2013, Day of Pray for the Environment - Man and Nature

September 1, 2013

Day of Pray for the Environment

Man and Nature

Orthodox liturgical life demonstrates genuine care for the body and its needs so much that on a daily basis it identifies bread and wine with the Lord. Also through liturgical life and in a special way, wood and colors become incarnations of the saints, and their relics become conveyers and expressions of their personal saintly presence. In this tradition, all men participate as entire humans. (27)   

Modern man lives daily under the burden of the conflicting scheme between the individual and the whole. (29) One has difficulty with this so much that one is often unable to separate between that which is natural and that which is supernatural. Due to recent academic and philosophical developments, one cannot even conceive that the supernatural is related to something “beyond” nature. One’s Christian conscience, under the weight that it bears from the dichotomy inherited from western theology, can do nothing but guide itself to the total rejection of the supernatural or, in the least, to a dichotomy [between the natural and supernatural] within its own self. But for a liturgical view of the world, the natural and the supernatural do not exist. Nature and creation exists as a cohesive reality which comes from God and is “related” to God. There is a total meeting of the heavenly and earthly reality to the point of totally identifying one with the other, a meeting where God Himself is no longer thought of as an extension of nature but becomes, in the person of His Son, “enthroned on high with the Father and [they] are also invisibly present among us.”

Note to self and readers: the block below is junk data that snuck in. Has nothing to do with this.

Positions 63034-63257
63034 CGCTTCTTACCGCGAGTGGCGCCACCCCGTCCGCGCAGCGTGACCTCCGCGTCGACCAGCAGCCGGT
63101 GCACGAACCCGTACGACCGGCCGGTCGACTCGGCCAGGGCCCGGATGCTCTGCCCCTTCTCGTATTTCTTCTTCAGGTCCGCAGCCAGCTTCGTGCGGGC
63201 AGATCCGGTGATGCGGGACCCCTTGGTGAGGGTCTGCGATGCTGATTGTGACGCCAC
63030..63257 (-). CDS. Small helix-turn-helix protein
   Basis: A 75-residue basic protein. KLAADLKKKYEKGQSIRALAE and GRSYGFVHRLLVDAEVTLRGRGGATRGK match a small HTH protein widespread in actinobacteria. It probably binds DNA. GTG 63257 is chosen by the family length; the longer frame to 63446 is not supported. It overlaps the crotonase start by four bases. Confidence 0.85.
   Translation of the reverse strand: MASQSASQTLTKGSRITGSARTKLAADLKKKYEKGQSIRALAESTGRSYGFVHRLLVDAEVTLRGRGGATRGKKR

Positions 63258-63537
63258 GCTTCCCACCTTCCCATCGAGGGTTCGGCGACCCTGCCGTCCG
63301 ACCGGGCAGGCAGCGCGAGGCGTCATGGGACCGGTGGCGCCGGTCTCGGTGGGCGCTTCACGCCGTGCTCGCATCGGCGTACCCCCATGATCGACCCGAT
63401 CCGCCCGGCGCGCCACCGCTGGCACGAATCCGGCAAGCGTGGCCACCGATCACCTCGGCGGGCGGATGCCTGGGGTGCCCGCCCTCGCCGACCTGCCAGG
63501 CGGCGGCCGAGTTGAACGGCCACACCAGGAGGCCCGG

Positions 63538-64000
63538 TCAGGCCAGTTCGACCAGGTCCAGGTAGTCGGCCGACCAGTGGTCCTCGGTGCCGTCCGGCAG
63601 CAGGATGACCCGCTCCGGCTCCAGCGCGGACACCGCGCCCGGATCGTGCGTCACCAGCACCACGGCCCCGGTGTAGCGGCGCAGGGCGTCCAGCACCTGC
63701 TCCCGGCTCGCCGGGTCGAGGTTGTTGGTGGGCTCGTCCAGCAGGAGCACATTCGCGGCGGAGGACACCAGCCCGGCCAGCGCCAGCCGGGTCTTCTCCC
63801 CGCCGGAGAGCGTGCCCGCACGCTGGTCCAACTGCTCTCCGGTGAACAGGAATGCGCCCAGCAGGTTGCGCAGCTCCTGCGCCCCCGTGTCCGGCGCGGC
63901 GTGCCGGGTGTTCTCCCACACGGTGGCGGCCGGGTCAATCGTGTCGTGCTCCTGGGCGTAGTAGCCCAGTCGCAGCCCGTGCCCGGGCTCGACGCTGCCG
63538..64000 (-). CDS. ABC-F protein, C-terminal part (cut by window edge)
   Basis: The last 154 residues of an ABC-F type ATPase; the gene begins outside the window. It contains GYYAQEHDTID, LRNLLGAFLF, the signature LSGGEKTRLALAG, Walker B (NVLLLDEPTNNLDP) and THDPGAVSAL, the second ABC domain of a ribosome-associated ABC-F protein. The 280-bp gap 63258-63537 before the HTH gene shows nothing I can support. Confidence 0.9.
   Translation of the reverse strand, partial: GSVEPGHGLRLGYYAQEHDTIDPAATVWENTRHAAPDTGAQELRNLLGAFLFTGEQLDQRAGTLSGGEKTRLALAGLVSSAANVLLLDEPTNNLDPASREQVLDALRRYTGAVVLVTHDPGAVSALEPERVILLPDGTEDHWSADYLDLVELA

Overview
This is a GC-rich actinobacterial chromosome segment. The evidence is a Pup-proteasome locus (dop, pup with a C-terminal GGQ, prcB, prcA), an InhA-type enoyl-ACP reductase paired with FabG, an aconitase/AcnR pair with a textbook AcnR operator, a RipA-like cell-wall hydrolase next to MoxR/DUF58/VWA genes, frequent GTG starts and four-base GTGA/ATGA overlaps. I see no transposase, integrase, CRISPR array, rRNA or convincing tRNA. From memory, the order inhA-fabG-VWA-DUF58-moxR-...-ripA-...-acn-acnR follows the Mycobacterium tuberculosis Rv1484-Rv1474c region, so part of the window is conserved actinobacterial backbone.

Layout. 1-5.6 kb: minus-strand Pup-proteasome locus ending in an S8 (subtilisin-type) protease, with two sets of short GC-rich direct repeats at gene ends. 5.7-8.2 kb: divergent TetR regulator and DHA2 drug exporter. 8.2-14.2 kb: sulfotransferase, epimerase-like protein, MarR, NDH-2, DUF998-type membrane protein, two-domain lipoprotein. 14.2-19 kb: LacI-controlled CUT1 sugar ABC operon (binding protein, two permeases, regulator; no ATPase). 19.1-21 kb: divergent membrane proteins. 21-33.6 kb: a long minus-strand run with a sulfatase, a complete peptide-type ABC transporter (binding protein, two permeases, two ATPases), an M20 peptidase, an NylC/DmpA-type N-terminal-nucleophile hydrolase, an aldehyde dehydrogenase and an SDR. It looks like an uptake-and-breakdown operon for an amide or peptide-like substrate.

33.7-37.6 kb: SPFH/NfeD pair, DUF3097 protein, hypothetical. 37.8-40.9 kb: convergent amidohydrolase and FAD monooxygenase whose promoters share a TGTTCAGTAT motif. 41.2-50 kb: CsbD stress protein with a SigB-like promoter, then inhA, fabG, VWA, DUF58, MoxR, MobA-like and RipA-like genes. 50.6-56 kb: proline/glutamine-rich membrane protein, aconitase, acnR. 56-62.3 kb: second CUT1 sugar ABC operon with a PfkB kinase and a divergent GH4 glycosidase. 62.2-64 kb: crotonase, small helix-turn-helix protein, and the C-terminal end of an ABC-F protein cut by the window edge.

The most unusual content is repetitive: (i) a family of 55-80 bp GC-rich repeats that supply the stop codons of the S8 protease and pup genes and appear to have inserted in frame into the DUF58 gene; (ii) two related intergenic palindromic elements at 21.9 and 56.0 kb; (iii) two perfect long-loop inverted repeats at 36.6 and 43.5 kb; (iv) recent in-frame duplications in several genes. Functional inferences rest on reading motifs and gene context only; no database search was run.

Man’s priesthood requires that one continually take part in creation as something that was fore-designated by God, not only for one to survive but also to “be completed”….. (119)

[Here we must say that]  the meaning of “priesthood” must be freed from its negative content and be identify mainly with the meaning of “offering”, of opening. In other words, it must relate to men who have a transcendent relationship with the “other”, a meaning that is linked with love as is known in its deepest meaning. All of these things require the existence of an inter-dependence between Man and Nature, in that man cannot be completed unless there is a recapitulation of nature. Thus, Man and Nature are not in conflict, in competition, but exist in a positive relationship. This cannot be attained in any other way other than through liturgical practice, because only through such a practice Nature itself takes part in the event of this positive relationship. If Man wants to get past the environmental crisis, he must become a liturgical being within this positive relationship. (45-46)    

Metropolitan John (Zizioulas) of Pergamon, from his book “Η κτίση ως ευχαριστία Μια θεολογική ορθόδοξη προσέγγιση στο πρόβλημα της οικολογίας”